Frequently Asked Questions

Georgetown’s Support for Undocumented Students: Frequently Asked Questions

Q.  How is the University supporting undocumented students?

Georgetown University is committed to supporting undocumented students and the unique challenges they may face. Georgetown recently appointed a coordinator to support students who may be undocumented. In addition, Georgetown has a working group of faculty, staff and students who meet regularly to focus on supporting undocumented students.

President DeGioia will continue to support and advocate for federal efforts in support of the Deferred Action for Childhood Arrivals (DACA) initiative, the Bar Removal of Individuals who Dream and Grow our Economy (BRIDGE) Act, and the DREAM Act, federal legislation that would lead to a permanent path to legal permanent residency for undocumented students. Many of President DeGioia’s statements in support of undocumented students can be found here:

Georgetown created a website devoted to providing information about resources and guidance to undocumented students and prospective students:  

Q. What is DACA?

On June 15, 2012, President Obama announced that the U.S. Department of Homeland Security (DHS) would not deport certain undocumented youth who came to the United States as children, commonly referred to as “Dreamers.” DHS issued a directive granting these individuals temporary permission to stay in the U.S.  This program is called Deferred Action for Childhood Arrivals (DACA).  DACA does not grant a legal status or offer a permanent residency or citizenship for these individuals but directs that they will not be deported for a period of time.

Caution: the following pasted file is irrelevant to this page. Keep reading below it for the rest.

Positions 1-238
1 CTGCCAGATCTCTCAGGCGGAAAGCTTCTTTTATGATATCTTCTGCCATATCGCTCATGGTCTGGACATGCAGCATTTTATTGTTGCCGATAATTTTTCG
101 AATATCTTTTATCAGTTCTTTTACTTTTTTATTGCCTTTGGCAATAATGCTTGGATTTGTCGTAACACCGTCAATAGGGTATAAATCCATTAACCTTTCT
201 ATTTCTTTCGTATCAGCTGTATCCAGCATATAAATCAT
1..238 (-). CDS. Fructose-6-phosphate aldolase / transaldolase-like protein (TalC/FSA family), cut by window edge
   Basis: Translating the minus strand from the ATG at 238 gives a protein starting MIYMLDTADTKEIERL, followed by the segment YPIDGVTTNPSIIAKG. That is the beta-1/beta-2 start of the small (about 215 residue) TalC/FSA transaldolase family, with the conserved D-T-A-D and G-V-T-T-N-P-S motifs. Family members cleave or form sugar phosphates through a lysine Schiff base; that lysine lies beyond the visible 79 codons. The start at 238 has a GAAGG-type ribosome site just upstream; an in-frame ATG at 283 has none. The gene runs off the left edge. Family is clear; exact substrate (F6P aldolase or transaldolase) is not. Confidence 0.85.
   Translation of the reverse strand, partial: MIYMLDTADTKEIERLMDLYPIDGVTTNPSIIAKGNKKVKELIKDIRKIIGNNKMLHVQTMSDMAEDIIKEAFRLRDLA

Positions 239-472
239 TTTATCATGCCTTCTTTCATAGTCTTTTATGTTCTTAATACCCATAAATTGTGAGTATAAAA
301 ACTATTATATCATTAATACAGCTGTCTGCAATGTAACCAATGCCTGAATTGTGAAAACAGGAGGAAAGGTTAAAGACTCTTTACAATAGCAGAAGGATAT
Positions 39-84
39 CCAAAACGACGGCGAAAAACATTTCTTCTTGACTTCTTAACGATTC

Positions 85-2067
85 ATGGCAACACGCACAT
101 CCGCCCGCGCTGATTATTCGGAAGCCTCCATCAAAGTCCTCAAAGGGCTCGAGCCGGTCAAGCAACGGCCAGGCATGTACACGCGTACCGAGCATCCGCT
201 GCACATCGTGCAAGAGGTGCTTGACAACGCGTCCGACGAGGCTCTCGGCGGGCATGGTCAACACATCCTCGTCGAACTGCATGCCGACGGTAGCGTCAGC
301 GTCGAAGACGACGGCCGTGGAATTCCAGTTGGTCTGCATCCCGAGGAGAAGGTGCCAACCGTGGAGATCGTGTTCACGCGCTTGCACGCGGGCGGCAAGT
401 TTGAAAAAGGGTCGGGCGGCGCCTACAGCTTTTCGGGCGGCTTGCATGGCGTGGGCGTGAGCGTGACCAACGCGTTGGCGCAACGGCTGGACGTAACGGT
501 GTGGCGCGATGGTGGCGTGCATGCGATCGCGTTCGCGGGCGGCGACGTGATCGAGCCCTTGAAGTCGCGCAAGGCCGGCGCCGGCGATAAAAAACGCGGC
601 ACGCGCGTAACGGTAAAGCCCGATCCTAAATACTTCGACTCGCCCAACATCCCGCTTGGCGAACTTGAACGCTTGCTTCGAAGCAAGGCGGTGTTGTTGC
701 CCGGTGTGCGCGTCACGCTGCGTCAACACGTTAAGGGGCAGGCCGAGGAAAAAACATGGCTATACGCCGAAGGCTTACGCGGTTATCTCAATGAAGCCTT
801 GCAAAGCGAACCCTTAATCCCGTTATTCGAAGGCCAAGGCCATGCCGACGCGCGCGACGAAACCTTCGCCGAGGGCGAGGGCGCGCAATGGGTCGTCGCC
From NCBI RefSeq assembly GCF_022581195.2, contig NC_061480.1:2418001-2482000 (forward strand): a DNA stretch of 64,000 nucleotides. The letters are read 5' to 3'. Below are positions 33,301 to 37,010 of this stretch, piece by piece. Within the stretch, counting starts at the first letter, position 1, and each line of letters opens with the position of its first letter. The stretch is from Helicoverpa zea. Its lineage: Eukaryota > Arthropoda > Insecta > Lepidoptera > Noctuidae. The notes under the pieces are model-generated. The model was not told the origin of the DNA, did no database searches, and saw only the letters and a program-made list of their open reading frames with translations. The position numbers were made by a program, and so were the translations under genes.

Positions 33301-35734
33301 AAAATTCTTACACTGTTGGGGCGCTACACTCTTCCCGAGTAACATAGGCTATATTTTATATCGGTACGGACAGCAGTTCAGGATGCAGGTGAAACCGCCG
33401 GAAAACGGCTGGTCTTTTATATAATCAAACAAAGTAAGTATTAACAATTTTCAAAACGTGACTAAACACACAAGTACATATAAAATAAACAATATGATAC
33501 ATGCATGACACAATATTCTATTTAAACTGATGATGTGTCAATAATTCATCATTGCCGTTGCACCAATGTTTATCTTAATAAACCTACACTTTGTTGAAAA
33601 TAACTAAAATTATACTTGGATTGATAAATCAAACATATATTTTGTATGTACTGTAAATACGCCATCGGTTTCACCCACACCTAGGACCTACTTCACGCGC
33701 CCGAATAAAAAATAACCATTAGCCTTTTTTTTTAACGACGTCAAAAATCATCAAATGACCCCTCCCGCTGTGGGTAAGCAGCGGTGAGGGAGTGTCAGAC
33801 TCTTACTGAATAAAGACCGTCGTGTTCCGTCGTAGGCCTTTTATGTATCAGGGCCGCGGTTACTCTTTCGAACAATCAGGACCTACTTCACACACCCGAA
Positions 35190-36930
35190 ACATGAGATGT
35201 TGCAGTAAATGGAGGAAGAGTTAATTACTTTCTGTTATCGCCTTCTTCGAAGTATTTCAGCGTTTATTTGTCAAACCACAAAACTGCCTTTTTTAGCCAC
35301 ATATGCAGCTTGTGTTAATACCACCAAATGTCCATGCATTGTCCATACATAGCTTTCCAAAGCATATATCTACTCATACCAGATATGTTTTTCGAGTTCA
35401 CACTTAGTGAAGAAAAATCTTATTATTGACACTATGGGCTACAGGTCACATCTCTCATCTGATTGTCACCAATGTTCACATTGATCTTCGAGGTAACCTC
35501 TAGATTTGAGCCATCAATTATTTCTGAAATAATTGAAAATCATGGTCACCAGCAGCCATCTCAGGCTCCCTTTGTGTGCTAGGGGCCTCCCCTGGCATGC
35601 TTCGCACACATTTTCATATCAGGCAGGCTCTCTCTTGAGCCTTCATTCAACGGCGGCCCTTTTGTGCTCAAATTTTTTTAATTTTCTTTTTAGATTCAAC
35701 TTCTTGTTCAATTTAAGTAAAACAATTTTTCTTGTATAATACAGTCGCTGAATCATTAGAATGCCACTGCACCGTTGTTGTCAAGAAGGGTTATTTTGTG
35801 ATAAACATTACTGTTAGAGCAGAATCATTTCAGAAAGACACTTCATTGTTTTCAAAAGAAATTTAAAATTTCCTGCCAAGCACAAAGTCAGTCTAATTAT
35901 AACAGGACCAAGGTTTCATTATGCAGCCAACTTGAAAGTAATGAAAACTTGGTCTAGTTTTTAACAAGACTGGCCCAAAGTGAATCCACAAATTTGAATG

Individuals are eligible for DACA if they were physically present in the United States on June 15, 2012, were under the age of 31 at that time, came to the U.S. before their 16th birthday, continuously resided in the U.S. since June 15, 2007, are currently in school or have graduated with a GED, have not been convicted of a felony or significant misdemeanors, and pose no threat to national security or public safety.

DACA is not a law and it is unclear at this time how the DACA program may be impacted or changed by the Trump Administration.

Q. My DACA status is expiring, is now a good time to renew it?  

DACA students who are within 180 days of the end of their status period may apply for renewal.  While DACA is not a law and it is unclear at this time how the DACA program may be changed by the new Administration, our current understanding is that the federal government continues to grant DACA extensions. Immigration experts are currently recommending that students with DACA status continue to submit applications for renewal.  

Georgetown has contracted with Catholic Charities Immigration Legal Services to offer free legal advice to students interested in applying for or renewing DACA.  Information is available here:  In addition, students should contact the Office of Student Financial Services for support in renewing DACA.

Q. I am a student with DACA status, is it ok to travel at this time?